When Latosia Campbell, MSc student at UBC’s School of Community and Regional Planning (SCARP), first came from Jamaica to Canada to study she was surprised to find only a small selection of Vancouver rentals fit her student budget.
“After my first year at SCARP I looked at a couple of basement apartments and then decided to live on UBC campus because I felt what was being offered in the city wasn’t giving me value for my money,” says the international student.
That first brush with Vancouver’s rental market prompted Campbell to enroll in a housing course taught by Michael Gordon, senior central area planner, City of Vancouver and adjunct professor at SCARP. Issues raised in the class sparked questions for Campbell about how the city, with a vacancy rate of 0.3 per cent compared to the national average of 2.2 and no plans to significantly increase the number of rental units, could sustain an estimated population increase from 578,000 to 668,000 by 2021 (2002 BC Stats projection).
In 2008, B.C.’s 1.1 per cent rental vacancy rate was slightly below Manitoba, at one per cent, and ahead of Saskatchewan, at 1.2 per cent making it one of the lowest in the country.
What she learned in Prof. Gordon’s class prompted Campbell to research the significance of rented condominiums to the city’s rental housing. “Over several years a developers’ market has favoured condos over what’s referred to as ‘purpose built’ or planned rental developments,” she says. “There has also been a lack of government tax incentives to promote rental housing. Today approximately 27 per cent of condos are rented in Vancouver, the highest of any Canadian city.”
For her study, Campbell interviewed 20 individuals including condo rental owners, housing advocates, researchers and developers about their involvement in the rented condo market. She learned that while owners rent out their condos for a number of reasons such as income security should they find themselves unemployed, or as income for their children while at school, the chief reason is for investment. Her study identified some challenges that may influence the willingness of condo owners to continue renting their units and also to remain in the market.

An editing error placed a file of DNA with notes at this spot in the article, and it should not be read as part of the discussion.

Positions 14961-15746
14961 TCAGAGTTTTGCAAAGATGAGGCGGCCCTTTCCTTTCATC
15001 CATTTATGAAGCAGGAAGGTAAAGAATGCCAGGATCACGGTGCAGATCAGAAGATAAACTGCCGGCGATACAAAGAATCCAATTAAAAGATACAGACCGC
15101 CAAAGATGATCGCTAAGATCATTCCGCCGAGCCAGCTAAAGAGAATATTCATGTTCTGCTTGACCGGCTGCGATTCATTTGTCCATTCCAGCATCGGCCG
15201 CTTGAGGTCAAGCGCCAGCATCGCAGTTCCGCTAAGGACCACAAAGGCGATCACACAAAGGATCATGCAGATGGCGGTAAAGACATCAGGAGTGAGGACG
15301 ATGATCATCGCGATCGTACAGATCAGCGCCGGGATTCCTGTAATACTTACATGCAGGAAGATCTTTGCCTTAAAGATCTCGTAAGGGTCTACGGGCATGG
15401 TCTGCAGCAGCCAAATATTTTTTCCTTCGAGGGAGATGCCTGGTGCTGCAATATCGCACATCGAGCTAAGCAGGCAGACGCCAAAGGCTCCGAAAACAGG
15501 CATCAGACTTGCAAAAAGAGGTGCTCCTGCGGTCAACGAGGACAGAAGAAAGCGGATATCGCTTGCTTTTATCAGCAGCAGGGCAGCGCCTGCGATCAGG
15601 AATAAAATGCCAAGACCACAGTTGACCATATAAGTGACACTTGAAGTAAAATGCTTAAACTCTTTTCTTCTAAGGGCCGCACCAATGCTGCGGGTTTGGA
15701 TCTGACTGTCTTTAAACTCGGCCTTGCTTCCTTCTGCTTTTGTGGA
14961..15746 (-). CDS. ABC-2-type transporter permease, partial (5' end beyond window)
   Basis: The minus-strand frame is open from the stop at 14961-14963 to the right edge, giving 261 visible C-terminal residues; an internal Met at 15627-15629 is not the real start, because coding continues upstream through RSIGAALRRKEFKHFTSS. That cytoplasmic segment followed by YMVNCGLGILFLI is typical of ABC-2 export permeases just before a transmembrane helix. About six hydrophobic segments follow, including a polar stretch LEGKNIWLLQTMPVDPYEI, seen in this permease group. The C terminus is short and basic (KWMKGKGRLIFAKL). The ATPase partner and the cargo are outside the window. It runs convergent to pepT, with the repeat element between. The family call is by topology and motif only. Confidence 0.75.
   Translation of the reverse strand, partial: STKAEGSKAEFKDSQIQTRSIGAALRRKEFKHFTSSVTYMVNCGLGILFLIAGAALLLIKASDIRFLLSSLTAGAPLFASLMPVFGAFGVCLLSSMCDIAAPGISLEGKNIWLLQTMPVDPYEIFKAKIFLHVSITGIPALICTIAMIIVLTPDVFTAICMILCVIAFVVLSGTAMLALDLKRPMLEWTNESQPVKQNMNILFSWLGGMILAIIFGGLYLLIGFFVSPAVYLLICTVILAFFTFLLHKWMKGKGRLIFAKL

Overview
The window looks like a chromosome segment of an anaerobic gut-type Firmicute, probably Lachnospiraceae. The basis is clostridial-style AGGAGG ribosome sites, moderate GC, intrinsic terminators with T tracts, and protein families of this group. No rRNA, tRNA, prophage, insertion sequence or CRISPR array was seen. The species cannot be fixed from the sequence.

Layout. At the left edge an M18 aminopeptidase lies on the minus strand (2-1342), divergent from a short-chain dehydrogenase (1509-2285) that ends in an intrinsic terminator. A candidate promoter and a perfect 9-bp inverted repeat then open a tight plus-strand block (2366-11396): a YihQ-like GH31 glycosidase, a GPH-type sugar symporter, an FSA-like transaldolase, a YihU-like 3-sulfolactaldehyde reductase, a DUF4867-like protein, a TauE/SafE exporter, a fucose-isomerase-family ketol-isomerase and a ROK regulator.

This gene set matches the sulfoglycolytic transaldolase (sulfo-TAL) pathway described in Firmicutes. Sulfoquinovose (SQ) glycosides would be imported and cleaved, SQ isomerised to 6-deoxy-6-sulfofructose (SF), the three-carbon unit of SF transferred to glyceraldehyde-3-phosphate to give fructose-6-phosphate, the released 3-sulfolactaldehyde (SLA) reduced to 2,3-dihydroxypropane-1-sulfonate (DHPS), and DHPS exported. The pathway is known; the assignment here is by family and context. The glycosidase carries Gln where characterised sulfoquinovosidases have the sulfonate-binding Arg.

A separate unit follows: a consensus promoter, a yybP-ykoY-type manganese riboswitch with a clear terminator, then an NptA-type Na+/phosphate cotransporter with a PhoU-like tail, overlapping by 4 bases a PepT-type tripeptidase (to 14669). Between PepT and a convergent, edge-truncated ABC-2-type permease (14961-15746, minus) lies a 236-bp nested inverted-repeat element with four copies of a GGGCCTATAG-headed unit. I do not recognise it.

“Condo investors complain they aren’t making money off their investments because rents aren’t enough to cover expenses such as ongoing repairs and strata fees,” she says. “Another complaint they have is rent controls and rental restrictions, which either prevent them from raising the rent unless the tenant leaves or limit their ability to rent.”
Even if there were government incentives and policies to encourage investors to provide rented condos on a long term basis, there are concerns by
renters and rental housing advocates about housing affordability, she adds.
Rented condominiums are 30-48 per cent higher in price than planned rentals and are generally newer and more sophisticated with modern fixtures and amenities. This poses a problem for 43.7 per cent of renters who – according to 2006 BC Stats figures – spend one third or more of their income on housing.
When Campbell interviewed researchers, housing specialists and rental housing advocates, most agreed more attention should be given to ‘purpose built’ rental housing.
Campbell says the current federal tax system discourages investment in rental properties, for example not allowing capital gains reinvested in rental housing to be exempt from capital gains tax. She adds the municipal government could help to stimulate greater interest in rental housing such as partnering with senior levels of government and stakeholders in the rental housing sector and lessening the burden for new rental development.
“Vancouver has a role to play in stimulating greater interest in rental housing and in helping solve the rental housing
shortage,” says Campbell.
She adds Canadian universities could contribute by forming countrywide research partnerships to better understand rental housing markets, the status of the current supply of rental housing, and the significance of rented condominiums in Canada’s
Campbell will present her study on Oct. 16 at the UBC School of Community and Regional Planning Symposium on Affordable and Sustainable Housing. The symposium will look at three main themes: Provision of housing, housing policies and sustainability, and emerging housing needs related to housing and health.